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How Jets Survive Direct Strikes by Lightning



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The question of how jets survive direct strikes by lightning was raised again recently when an Airbus 380 from Dubai was struck by lightning while approaching the runway at Heathrow Airport in London. The lightning strike was caught on camera, which captured the world's imagination and begged the question how an aircraft can survive such a spectacular and powerful phenomenon.

According to Natalie Wolchover on LiveScience.com, in cooperation with Lifeslittlemysteries.com, the average commercial aircraft is struck by lightning a little more than once a year, so it is actually quite a common occurrence. What has prompted public interest in the recent Airbus 380 incident is the fact that it was captured on camera, which is actually quite rare.

Scientists now believe that airliners actually cause the lightning which results in direct strikes to jets by flying through storm clouds. The metal of the plane itself intensifies the storm cloud's electrical field and a direct strike is the result. This can result in an electrical breakdown, but in general jets survive these incidents intact.

Vlad Mazur, an atmospheric scientist at NAOA (the National Atmospheric and Oceanic Administration) said of the Heathrow flight: "In decaying storms you have a very high electrical field. It's enough to support the development of lightning, but there is no natural mechanism for initiating lightning discharge. When an airplane comes in, it acts as an artificial trigger."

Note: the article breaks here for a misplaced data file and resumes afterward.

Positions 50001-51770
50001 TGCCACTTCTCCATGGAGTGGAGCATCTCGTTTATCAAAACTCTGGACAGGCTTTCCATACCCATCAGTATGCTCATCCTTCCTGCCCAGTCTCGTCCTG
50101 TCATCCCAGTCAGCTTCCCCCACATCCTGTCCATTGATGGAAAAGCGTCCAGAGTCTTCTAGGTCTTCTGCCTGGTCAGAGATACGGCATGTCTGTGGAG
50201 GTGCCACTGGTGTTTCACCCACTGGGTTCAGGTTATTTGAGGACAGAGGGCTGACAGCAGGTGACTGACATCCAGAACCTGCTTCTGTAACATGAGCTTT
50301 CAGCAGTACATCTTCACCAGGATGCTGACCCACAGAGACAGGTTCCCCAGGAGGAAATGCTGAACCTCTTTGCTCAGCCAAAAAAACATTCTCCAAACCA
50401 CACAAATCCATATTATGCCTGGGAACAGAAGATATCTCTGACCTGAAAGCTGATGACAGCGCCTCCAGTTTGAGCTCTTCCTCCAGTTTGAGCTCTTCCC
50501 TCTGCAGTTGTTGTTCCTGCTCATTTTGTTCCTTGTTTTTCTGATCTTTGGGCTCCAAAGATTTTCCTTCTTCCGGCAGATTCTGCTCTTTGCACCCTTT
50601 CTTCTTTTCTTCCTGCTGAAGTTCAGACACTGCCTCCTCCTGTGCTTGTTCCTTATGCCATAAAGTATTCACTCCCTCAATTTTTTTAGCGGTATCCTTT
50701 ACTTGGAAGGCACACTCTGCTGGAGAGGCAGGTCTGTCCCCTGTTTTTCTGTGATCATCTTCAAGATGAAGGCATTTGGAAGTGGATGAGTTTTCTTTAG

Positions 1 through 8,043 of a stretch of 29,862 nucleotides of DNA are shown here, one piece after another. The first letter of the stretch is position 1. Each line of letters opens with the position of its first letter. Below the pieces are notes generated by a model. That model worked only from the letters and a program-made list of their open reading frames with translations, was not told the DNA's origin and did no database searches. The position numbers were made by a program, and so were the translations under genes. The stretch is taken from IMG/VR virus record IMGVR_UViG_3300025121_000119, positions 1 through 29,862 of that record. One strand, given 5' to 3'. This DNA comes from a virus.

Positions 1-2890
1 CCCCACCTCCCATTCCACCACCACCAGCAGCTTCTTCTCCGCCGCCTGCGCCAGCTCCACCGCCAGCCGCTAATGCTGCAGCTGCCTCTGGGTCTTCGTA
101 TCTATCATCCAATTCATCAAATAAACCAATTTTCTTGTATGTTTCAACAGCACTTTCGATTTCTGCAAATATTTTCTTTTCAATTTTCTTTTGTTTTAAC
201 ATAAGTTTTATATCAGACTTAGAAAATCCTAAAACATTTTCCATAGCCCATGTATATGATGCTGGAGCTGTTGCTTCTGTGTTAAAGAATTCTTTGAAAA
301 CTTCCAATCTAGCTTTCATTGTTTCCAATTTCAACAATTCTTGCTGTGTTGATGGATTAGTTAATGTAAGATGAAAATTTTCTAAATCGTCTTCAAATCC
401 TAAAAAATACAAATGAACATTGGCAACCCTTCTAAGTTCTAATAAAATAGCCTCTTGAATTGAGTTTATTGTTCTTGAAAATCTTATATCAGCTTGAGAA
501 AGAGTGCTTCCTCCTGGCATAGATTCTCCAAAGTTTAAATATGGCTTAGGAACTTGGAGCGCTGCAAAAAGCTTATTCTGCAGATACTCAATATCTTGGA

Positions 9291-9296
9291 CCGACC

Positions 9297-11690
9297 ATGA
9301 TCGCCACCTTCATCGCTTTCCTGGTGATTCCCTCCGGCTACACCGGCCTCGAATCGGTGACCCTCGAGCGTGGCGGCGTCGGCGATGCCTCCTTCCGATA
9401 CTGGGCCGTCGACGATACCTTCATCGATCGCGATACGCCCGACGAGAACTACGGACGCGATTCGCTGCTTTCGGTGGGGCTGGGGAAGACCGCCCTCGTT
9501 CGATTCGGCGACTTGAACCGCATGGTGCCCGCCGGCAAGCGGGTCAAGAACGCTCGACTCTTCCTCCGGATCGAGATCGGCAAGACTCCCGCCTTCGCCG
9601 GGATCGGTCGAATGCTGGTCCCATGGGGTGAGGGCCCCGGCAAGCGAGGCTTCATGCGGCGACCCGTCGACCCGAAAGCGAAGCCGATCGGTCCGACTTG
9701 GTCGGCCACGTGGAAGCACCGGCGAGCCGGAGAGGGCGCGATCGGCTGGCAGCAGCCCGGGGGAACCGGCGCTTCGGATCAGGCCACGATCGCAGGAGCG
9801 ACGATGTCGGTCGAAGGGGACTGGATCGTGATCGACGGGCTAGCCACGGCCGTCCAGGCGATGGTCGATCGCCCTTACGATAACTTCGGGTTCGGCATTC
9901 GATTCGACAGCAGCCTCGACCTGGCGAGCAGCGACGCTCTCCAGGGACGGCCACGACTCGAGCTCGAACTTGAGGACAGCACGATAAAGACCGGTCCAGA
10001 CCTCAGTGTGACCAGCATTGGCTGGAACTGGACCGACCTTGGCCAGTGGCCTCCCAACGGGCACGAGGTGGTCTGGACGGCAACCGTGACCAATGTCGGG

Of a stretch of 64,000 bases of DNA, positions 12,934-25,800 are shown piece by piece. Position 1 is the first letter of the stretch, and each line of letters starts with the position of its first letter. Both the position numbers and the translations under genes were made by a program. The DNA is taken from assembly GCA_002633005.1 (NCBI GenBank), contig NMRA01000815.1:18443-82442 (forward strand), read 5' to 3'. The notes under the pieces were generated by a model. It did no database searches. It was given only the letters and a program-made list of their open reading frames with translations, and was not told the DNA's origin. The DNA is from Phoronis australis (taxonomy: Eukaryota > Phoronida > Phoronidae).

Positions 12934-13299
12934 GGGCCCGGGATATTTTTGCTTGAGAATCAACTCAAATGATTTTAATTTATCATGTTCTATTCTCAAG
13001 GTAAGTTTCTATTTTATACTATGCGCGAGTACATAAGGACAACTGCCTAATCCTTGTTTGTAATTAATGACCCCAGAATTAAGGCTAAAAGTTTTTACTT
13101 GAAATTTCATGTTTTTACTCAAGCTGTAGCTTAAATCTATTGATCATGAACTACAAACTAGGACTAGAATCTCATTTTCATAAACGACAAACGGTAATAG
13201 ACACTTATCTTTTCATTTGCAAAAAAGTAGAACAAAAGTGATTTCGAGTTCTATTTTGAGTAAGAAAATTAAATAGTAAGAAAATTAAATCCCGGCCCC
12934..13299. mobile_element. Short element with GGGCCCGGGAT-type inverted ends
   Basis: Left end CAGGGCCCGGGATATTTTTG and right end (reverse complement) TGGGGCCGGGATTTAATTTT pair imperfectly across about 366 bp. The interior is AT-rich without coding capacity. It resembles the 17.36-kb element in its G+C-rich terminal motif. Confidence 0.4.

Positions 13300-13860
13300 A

Passengers on a jet struck by lightning are protected in the same way as a person driving a car struck by lightning - the phenomenon is known as a Faraday Cage, where the lightning is conducted all around the metal body without affecting any people within (as long as the people in question aren't in contact with the metal exterior and are well insulated).

For the jet itself, modern aircraft are designed so that the plane's body acts as a conductor, with a positive charge building at one end of the aircraft, and a negative charge at the other end. According to Mazur, the charge tends to build at points on the plane's largely aluminium shell where the curvature is quite sharp: wing-tips, the plane's nose, and the tip of the tail. Then just a single spark is required to initiate the development of a plasma channel (or a bolt of lightning, in other words).

In general though, these direct strikes are spectacular but harmless. Electricity flows over and around the plane, but not through it. Out of over 140,000 aviation accidents in the NTSB (National Transportation Safety Board) records, just 24 are lightning-related, and only five resulted in fatalities. These are great odds when you consider that the average aircraft is struck by lightning at least once a year!

The most serious lightning-related accident on record occurred in 1963, when a direct strike ignited a fuel tank and the resulting explosion killed the entire crew and 81 passengers. These days, jets like the Airbus 380 are designed so that the electricty from a lightning strike flows over the fuselage and away from critical systems. Fuel tanks are tested to make sure they can withstand direct strikes without producing deadly sparks and electronic systems are grounded to prevent disruption.

Jets survive direct strikes by lightning intact because the Faraday Cage principle protects passengers within from the electricity flowing over the surface, and clever engineering and safety testing minimises the risk to fuel tanks and other critical systems. A lightning strike is a common but still not a trivial occurrence for a commercial aircraft.

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